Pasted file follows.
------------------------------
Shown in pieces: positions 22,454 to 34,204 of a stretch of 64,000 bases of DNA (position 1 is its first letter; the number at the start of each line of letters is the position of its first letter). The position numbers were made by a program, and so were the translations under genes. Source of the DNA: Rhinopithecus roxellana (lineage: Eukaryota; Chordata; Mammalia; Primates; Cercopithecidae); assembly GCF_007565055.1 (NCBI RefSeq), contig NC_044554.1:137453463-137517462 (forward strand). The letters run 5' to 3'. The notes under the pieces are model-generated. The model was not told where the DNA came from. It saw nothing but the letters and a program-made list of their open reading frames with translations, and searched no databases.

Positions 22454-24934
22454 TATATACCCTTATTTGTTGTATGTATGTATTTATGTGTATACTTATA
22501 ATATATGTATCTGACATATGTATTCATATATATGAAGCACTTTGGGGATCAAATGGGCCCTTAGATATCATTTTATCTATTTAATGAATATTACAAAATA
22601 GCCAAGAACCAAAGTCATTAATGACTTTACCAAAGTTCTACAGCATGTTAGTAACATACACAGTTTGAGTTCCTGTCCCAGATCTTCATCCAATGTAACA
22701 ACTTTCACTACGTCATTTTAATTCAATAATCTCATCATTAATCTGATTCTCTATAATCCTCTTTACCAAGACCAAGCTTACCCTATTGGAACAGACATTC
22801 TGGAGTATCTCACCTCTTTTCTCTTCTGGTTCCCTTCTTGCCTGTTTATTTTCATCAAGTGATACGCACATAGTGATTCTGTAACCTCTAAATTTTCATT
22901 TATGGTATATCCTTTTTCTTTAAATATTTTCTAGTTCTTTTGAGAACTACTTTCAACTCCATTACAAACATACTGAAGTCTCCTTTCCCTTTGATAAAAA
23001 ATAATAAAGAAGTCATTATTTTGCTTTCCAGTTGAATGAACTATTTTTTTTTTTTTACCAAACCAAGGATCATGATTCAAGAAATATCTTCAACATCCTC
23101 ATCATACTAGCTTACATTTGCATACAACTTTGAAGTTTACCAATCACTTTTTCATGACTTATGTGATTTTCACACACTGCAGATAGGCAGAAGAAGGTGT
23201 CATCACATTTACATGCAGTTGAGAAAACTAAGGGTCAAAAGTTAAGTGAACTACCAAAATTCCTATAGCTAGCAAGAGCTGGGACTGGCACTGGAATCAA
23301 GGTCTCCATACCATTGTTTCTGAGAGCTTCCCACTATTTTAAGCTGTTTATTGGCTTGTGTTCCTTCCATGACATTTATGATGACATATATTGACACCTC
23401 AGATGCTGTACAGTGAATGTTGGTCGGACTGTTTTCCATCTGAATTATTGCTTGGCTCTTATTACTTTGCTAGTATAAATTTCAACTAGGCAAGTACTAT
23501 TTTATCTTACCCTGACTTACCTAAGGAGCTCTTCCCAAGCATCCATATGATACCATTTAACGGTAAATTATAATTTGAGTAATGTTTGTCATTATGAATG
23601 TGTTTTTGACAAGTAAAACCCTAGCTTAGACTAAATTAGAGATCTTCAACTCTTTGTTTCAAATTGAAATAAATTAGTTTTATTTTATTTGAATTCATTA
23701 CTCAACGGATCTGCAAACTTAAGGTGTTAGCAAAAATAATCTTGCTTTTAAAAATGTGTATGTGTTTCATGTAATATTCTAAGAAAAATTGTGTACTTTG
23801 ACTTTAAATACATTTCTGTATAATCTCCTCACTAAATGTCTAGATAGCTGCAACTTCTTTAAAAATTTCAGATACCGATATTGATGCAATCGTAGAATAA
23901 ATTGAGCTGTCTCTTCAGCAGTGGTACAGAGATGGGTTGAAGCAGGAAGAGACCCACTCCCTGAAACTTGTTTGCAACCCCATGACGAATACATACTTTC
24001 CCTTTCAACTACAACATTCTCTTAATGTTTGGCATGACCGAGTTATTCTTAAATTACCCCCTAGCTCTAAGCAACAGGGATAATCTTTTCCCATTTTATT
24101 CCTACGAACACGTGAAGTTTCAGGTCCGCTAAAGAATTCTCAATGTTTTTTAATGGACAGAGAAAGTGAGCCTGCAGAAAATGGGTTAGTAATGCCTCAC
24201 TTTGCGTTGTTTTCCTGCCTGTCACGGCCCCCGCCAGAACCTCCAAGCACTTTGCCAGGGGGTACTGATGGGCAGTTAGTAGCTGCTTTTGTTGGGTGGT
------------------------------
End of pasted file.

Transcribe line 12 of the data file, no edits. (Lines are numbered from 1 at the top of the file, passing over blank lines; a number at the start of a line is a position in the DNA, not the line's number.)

23301 GGTCTCCATACCATTGTTTCTGAGAGCTTCCCACTATTTTAAGCTGTTTATTGGCTTGTGTTCCTTCCATGACATTTATGATGACATATATTGACACCTC